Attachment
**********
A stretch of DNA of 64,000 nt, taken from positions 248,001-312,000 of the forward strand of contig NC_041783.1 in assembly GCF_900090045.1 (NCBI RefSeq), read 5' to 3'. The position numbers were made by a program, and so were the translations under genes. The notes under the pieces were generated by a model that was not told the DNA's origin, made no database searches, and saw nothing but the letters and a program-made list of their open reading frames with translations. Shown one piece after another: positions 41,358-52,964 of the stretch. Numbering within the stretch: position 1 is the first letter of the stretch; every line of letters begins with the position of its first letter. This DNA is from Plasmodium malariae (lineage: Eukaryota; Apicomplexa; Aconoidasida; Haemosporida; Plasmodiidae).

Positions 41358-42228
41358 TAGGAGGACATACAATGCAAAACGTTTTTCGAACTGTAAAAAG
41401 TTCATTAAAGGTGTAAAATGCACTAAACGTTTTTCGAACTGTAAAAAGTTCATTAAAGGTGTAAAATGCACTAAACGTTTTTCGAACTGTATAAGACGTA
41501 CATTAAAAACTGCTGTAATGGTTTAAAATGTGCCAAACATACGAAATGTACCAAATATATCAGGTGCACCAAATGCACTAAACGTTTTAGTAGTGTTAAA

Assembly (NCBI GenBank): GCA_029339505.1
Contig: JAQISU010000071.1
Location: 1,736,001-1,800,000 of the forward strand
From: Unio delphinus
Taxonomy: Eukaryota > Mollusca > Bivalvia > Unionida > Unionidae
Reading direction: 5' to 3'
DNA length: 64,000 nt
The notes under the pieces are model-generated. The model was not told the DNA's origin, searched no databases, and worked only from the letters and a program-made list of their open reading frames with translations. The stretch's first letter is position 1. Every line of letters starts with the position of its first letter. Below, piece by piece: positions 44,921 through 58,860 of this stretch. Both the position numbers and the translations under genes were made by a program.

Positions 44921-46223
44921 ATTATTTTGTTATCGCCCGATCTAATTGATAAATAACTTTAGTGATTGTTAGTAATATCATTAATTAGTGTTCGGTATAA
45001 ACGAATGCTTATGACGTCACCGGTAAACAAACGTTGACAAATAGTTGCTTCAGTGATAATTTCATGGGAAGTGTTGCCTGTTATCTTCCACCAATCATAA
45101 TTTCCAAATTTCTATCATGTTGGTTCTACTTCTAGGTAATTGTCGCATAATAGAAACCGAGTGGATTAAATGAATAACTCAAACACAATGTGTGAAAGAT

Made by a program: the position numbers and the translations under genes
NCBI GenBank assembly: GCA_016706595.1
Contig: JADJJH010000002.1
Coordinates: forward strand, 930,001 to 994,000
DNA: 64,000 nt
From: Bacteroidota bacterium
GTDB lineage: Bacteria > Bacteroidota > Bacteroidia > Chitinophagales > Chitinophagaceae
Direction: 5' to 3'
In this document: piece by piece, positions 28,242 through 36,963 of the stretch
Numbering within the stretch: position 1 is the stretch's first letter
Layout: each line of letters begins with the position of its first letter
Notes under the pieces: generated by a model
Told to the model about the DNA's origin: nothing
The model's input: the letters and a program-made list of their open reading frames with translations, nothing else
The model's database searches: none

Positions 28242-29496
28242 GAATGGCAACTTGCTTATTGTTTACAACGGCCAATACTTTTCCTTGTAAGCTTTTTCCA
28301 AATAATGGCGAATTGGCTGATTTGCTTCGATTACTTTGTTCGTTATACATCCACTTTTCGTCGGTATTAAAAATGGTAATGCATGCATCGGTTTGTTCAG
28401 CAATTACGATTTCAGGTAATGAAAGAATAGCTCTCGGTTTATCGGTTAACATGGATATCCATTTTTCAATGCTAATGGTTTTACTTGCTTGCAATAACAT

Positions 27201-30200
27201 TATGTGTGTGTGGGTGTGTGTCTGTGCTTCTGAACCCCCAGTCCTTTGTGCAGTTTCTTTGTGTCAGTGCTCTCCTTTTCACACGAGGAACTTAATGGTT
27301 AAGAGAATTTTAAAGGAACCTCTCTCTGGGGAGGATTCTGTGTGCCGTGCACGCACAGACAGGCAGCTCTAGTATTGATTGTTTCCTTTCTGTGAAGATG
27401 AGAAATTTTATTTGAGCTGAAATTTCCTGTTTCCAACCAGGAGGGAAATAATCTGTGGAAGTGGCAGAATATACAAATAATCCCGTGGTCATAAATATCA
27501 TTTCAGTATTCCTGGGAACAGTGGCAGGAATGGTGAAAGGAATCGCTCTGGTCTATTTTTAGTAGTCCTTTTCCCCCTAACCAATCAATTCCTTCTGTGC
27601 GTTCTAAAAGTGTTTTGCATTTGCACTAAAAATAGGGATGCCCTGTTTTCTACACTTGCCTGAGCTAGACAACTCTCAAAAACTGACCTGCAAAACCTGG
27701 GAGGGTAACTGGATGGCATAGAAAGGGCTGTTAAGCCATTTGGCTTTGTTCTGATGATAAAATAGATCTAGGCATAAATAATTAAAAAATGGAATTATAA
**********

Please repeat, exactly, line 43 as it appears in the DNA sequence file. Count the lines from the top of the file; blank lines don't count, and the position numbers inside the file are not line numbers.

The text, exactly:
27701 GAGGGTAACTGGATGGCATAGAAAGGGCTGTTAAGCCATTTGGCTTTGTTCTGATGATAAAATAGATCTAGGCATAAATAATTAAAAAATGGAATTATAA